You can sue your insurance company if they violate or fail the terms of the insurance policy. Common violations include not paying claims in a timely fashion, not paying properly filed claims, or making bad faith claims. Thankfully, there are many laws designed to protect consumers like you, and it’s not uncommon for a policyholder to sue his or her insurer.
Dealing with property damage, injuries, death of a loved one, or some other misfortune is hard enough. So, if you’re forced to battle your insurance company on top of all that, it’s easy to feel overwhelmed. Read on to learn about the basics of suing your insurance company for denying your claim or other misconduct.
An insurance company has an arsenal of reasons to give you for denying your claim, some legitimate, some not. Some of the more common reasons include:
Every insurer has many obligations to its policyholders. They must abide by the terms of the contract (the policy), act in good faith, and avoid unfair trade practices. Their precise duties vary from state to state, since the insurance industry is generally regulated at the state level. However, these obligations typically require the insurance company to refrain from the following:
If you believe your claim was improperly denied and your insurer doesn’t seem to be budging, you can look into suing your insurance company. However, you should also think about contacting an insurance attorney before your claim is denied if you think your insurance company is being unfair. Sometimes the presence of an experienced insurance professional can help persuade the company to better honor its obligations and agree to a fair settlement.
Again, each state has its own statutes and case law regulating the insurance industry, and these include the types of lawsuits you can bring against an insurer. Every state allows for a breach of contract action since your insurance policy is a type of contract. Many states also allow you to pursue a bad faith tort lawsuit. Additionally, you may be able to sue under your state’s unfair trade practices laws. Many states have codes or statutes which pertain directly to trade practices within the insurance industry.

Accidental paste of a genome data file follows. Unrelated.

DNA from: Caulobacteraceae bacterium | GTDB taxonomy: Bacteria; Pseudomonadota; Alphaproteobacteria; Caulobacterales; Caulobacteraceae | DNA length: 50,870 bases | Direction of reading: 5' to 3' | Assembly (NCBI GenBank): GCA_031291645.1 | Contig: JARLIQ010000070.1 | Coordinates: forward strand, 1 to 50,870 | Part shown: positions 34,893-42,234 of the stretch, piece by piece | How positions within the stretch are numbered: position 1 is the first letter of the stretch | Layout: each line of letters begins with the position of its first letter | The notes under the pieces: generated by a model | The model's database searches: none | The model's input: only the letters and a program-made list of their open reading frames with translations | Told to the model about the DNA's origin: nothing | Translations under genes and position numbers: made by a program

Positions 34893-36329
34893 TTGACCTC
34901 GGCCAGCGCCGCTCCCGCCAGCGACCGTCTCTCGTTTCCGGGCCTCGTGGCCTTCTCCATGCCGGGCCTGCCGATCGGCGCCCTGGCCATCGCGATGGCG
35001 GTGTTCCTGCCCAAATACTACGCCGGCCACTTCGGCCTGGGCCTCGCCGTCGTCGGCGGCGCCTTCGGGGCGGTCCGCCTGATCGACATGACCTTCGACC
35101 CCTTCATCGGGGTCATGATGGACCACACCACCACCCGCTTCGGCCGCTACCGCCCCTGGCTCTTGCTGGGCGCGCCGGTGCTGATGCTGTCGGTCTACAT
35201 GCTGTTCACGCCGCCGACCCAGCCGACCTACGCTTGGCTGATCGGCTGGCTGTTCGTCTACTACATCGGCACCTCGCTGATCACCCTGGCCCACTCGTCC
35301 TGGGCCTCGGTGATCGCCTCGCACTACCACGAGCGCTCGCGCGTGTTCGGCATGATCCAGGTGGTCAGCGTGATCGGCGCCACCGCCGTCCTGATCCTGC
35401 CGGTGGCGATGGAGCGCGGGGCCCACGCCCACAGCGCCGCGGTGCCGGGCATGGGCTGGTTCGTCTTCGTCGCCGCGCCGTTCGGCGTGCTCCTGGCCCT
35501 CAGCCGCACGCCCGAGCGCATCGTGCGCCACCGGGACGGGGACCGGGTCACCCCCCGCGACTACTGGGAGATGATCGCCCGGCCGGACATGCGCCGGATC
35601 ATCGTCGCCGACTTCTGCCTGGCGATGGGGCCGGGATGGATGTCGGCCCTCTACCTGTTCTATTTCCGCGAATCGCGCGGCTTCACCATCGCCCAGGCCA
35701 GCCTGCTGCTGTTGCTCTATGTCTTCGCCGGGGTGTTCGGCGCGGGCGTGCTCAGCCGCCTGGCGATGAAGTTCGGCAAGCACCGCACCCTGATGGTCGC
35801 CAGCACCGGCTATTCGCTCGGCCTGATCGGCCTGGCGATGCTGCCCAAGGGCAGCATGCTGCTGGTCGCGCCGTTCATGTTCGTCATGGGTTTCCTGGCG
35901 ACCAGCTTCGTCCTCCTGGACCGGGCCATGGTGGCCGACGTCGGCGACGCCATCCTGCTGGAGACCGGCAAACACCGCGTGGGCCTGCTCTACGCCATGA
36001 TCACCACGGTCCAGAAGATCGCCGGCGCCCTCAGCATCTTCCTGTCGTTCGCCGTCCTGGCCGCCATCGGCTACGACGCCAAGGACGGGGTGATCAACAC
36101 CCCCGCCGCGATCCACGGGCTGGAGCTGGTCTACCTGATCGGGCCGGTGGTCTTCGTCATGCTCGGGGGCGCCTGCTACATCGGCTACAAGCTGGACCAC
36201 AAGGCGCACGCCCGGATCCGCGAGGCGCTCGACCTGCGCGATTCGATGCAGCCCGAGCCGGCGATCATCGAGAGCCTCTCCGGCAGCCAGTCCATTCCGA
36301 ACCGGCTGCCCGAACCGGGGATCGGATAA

An insurance attorney can explain the kinds of damages available to you, since each state has different rules about the types of damages you can pursue in a given lawsuit. However, compensatory damages, such as medical expenses and lost wages, are available in each of these kinds of lawsuits. On the other hand, punitive damages are only available in some cases and may be limited by state law or the court.
Whether you’re currently considering suing your insurance company or not, it’s always best to be prepared and keep detailed records. Some ideas to keep in mind include:
If you do decide to sue your insurer, having this sort of documentation will help your attorney present a strong case.
If you’re at the point where you’re thinking of suing your insurance company for denying your claim or committing other misconduct, it’s time to look for a local insurance attorney who can defend your interests. You’ve already had to deal with the events giving rise to the insurance claim in addition to the headache of an uncooperative insurer. Plus, you can bet that the insurance company will be well-equipped with their own team of experienced lawyers doing everything they can to defend their client. Level the playing field by contacting an insurance attorney today.